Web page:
If you’ve been reading my blog long enough, you know that Christopher Nolan is one of those filmmakers whose films I always anticipate. Even if I don’t end up loving the film (*cough* Interstellar *cough*), I still consider his film release as an ‘event’ and this one is no different. The repeated delays–it was supposed to be released this Summer on July 17–due to Covid-19 somehow made it even more highly-anticipated by film fans, me included. After careful considerations and reading all kinds of articles on it, my hubby and I decided to go ahead and see TENET at a cinema, as it’s always intended, and we chose EMAGINE’s EMAX theater with its wall-to-wall screen and Dolby Atmost surround sound.
Let’s just say that even after a couple of days mulling over it, consuming all kinds of articles and videos of ‘TENET endings explained’ … I still can’t fully explain just what the plot is about. But then again I shouldn’t feel too bad as even some of the actors couldn’t really explain it during the press tours! Those who are familiar with Nolan’s work should expect the fact that Nolan often treats his films as a big puzzle piece… he’s not interested in spoon-feeding the audience with straightforward premise and neat endings wrapped nicely with a big red bow. If you think Inception and Interstellar is confusing, be prepared for a discombobulating treat with TENET. Don’t worry, I won’t reveal any spoiler here, but if I do, I’ll be sure to give you a fair warning.
As a scientist said in the film, ‘Don’t try to understand it. Feel it.’ I remember hearing that in the trailer and you know what, given how confusing this movie was, I’m glad I took that advise to heart. Per Nolan’s tradition, his films opens with with a high-octane action piece, this time at an opera house. It’s full of adrenaline, suspense and mystery that definitely gets you in the mood for what about to unfold. Unfortunately, I immediately notice sound issues which apparently has plagued other screenings as well. According to this article, apparently the hard-to-hear dialogue is on purpose, which I find hugely irritating. I mean, I don’t mind a puzzling plot, but how do they expect us to figure out what’s going on if exposition dialogue are delivered in muffled speech or drown out by all kinds of noise. It’s also quite eerie seeing characters in this movie using masks (it’s even on some of the posters), even if it’s got nothing to do with a pandemic.
One thing for sure is Nolan’s obsession with the spy genre, given his affinity for the Bond movies, having seen The Spy Who Loved Me as a young boy with his dad. But he said in interviews that he wants to up the ante and deliver something that’s geared towards the modern audience. Nolan basically fused his favorite genre with a high-concept of time inversion, not to be confused with time travel. More on that later, but let’s start with the Bond-ish elements. John David Washington‘s The Protagonist, who’s a CIA agent, oozes 007’s coolness and swagger, sporting one sleek suit after another and can effortlessly take out half a dozen goons in a cramped kitchen with his bare hands without breaking a sweat. His ‘Felix Leiter’ is Robert Pattinson‘s Neil, sporting tousled blond locks who looks equally dashing in a suit. The two has a fun chemistry, definitely the best ‘bromance’ in Nolan’s movie so far. I love the scene where they first met in Mumbai and later when the two try to break into a high rise apartment.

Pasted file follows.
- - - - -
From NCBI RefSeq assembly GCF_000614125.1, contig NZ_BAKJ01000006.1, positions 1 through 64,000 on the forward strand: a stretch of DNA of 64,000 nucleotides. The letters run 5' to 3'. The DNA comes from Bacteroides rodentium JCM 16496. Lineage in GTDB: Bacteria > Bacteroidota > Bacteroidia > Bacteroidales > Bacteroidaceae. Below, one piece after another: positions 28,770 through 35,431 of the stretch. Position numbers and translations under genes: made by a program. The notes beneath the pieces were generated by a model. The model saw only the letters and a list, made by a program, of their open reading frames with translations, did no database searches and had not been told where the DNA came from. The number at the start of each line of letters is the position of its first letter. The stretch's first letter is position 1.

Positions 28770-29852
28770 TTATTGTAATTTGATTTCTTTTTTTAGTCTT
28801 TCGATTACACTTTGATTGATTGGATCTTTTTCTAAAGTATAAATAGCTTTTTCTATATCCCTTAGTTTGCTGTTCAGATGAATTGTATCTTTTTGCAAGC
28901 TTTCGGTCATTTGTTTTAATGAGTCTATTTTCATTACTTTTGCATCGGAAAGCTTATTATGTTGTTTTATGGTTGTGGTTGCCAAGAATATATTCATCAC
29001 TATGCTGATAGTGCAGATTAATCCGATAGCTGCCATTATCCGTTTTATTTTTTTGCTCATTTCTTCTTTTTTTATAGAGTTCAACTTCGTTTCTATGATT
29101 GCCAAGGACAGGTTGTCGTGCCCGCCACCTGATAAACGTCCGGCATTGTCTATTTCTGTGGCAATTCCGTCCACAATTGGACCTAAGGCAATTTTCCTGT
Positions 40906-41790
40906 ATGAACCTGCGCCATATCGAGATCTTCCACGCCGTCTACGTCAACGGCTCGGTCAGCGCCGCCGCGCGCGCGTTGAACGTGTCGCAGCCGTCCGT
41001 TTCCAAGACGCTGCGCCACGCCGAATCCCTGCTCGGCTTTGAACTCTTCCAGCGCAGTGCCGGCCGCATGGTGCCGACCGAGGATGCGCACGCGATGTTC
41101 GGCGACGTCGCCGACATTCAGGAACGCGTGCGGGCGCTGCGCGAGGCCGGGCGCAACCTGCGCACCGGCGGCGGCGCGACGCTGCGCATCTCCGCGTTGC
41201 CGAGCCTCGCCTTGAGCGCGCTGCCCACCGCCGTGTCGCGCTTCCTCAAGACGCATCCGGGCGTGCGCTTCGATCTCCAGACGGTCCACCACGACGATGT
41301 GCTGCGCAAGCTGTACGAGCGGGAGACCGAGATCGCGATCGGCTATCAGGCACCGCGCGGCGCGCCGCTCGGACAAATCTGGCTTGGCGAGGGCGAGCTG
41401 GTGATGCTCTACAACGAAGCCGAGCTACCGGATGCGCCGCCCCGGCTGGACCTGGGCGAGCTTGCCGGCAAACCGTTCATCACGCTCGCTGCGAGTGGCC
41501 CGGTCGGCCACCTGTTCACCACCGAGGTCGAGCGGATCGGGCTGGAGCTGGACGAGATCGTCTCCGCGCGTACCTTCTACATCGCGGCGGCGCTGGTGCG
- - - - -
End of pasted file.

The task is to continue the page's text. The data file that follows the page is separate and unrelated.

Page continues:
I’m surprised Kenneth Branagh hasn’t played a Bond villain yet, but well, he practically plays one here as an arms dealer oligarch Andrei Sator, complete with a droll Russian accent. In classic Bond-baddie fashion, Sator threatened our protagonist with choking him with his own balls, ahah. There’s also a damsel in distress in the form of Sator’s estranged wife Kat (Elizabeth Debicki). SPOILER ALERT (highlight to read) – if you have seen The Night Manager miniseries, Debicki’s character is basically similar to Jed who’s also the love interest of an arm’s dealer.
The high-concept element here is the time inversion, where characters can move backwards in time. Some key phrases are required to understand just what TENET is about… Entropy Inversion, Temporal Pincer Movement, Turnstile, Palindrome are just a few of them. It’s the kind of movie that would require a glossary of physics to comprehend. Of course, the title itself is a Palindrome, which refers to a word, phrase or sequence that reads the same backward as forward. Clearly I had fallen asleep in physics class as the word entropy is as perplexing as Kenneth Branagh‘s Russian accent.
Apparently Nolan worked with physicist Nobel laureate Kip Thorne once again, the same physics expert he consulted with in Interstellar on wormholes and time travel. This time, he’s consulted on the subjects of time and quantum physics, specifically time inversion where characters move backwards in time. Even after reading all kinds of articles explaining the science of the movie, some things just don’t add up. SPOILER ALERT – just how in the world would a kill switch on Sator’s Fitbit would be able to activate the Algorithm to reverse entropy that would make the future cease to exist?? I find that TENET is best enjoyed when you just surrender to the movie and all its cool spectacle, like the backward car chases, instead of trying to process it all during the movie. Now, I don’t advise you ‘park your brain at the door’ the way you would when watching a Fast & Furious movie, but I would refrain from overthinking it as you are watching it. I actually have a better appreciation of it after I had spent time reading about its concepts afterwards.